Unlike the pop world where each musician records their parts separately, this was old school recording with everybody playing together as a band (i.e. at the same time), which means each musician needs to be on their game. I was mostly hearing one instrument at a time as I shot my pictures, but I knew the quartet were on form and sounding great. It wasn't until Tommy sent me the mixed audio files of each track that I realised just how good this album was. The CD is a dedication to the late great John Coltrane, who died at the same age as Tommy is now. The album is not out yet, but pre-release copies have gone out to the music press and the 5 star reviews are rolling in.


The quartet were booked to play at the BBC, which would go out on radio and internet as part of International Jazz Day. Tommy wanted it documented and thought it might be a good idea to shoot some pictures of the band outside the BBC building before the gig. The hope was that there would be something suitable for the CD cover. But the wind was too high and there would have been no point in trying to shoot four guys with hair blowing all over the place. So I opted to shoot inside the BBC building, which is an amazing place to photograph in.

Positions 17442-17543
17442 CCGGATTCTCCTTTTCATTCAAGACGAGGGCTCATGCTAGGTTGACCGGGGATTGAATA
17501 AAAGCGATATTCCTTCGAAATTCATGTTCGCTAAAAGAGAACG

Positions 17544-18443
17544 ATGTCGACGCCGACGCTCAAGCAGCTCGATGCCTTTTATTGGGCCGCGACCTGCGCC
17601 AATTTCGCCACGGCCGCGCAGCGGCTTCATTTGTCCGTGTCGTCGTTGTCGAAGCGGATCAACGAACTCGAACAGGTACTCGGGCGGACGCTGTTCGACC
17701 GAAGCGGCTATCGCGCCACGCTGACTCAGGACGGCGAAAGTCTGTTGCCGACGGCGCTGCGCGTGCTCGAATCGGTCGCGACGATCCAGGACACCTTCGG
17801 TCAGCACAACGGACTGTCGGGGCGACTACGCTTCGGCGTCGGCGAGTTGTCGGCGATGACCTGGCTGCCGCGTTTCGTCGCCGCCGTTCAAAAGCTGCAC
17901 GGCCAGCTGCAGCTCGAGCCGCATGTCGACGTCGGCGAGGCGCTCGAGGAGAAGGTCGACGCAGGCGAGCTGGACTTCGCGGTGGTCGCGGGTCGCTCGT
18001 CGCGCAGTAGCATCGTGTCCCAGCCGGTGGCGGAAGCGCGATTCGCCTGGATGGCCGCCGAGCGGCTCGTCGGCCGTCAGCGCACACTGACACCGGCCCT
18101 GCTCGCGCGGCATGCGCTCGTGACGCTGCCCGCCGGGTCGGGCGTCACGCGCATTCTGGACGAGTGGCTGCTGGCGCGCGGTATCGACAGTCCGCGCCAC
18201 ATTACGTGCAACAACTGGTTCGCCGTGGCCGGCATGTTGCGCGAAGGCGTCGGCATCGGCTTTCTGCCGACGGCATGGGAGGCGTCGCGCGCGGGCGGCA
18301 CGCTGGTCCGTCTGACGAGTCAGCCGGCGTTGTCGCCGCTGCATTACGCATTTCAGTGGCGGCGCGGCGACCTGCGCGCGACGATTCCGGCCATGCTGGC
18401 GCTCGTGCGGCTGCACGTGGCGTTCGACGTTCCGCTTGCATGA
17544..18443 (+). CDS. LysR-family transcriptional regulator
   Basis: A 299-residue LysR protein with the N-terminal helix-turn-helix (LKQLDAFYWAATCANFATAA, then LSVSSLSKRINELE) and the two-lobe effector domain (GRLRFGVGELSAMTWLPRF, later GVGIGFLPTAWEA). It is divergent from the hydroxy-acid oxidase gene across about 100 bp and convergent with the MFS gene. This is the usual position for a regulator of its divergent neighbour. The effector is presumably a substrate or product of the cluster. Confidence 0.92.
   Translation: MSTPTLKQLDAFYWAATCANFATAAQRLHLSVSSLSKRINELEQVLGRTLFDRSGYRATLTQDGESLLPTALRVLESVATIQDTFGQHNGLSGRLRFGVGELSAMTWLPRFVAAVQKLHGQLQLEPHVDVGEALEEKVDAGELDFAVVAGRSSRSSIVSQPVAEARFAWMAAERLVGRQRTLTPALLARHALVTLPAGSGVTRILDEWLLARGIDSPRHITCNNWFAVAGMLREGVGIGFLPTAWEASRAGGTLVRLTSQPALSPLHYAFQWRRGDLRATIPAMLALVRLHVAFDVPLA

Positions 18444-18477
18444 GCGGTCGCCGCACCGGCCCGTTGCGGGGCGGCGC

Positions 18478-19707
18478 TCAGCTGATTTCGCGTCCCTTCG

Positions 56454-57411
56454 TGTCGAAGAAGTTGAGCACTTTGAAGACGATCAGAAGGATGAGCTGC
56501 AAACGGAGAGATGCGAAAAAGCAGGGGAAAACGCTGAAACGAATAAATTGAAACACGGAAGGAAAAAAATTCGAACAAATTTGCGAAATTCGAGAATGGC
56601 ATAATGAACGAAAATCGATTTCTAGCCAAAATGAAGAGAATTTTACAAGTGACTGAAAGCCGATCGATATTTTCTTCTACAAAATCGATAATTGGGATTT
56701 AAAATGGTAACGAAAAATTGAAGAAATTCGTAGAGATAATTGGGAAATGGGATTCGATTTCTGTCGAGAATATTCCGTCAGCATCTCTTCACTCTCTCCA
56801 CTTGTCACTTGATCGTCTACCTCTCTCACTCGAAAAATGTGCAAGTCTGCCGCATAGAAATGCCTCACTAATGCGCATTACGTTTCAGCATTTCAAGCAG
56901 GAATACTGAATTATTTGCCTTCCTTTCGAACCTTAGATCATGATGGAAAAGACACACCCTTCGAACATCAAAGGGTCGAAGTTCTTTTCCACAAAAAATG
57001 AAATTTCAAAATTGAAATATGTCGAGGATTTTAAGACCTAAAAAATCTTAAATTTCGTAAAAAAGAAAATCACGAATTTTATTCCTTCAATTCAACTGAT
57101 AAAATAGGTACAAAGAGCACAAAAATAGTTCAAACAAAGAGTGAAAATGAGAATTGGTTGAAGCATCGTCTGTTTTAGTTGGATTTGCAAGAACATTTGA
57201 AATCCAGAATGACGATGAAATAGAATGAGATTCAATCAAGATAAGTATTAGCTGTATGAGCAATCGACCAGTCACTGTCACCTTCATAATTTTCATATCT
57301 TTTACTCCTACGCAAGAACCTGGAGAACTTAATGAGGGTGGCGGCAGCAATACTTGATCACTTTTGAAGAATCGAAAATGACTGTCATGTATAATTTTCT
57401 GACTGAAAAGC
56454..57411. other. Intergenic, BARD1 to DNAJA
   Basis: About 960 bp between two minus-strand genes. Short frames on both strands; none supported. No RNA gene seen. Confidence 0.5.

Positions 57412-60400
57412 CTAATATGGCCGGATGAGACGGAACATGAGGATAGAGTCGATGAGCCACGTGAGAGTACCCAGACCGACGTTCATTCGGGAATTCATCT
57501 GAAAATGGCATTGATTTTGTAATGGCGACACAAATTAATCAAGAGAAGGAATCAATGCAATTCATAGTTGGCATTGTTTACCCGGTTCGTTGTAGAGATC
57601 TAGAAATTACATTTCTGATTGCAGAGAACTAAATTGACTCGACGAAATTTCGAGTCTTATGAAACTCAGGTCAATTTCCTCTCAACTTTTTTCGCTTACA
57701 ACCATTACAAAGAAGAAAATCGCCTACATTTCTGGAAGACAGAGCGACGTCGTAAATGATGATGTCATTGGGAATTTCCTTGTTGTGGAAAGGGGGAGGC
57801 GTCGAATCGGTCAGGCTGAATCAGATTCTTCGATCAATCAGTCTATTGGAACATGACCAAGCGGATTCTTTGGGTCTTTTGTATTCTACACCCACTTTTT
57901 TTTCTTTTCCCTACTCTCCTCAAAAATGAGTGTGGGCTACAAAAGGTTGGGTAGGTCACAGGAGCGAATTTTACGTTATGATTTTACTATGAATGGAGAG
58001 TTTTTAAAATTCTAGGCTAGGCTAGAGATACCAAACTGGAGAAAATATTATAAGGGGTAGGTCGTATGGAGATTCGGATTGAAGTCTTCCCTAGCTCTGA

We went beyond the public section and into a massive open plan area. There's a lot of glass, steel and concrete at the BBC and thankfully a good amount of light coming down from the ceiling. I didn't have any flash guns or modifiers with me, so the available light of the late afternoon Scottish sky would have to be enough (that and a higher ISO). Straight off, I decided to walk on the opposite side of the building from the band. I had a 16mm f1.4 and a 56mm f1.2 on my X-T2 and X-Pro2, which was just as well. I knew time was limited as the band would need to be backstage soon to get ready to play their spot. The gig was being recorded in front of a live audience, so there would be no chance of them being late.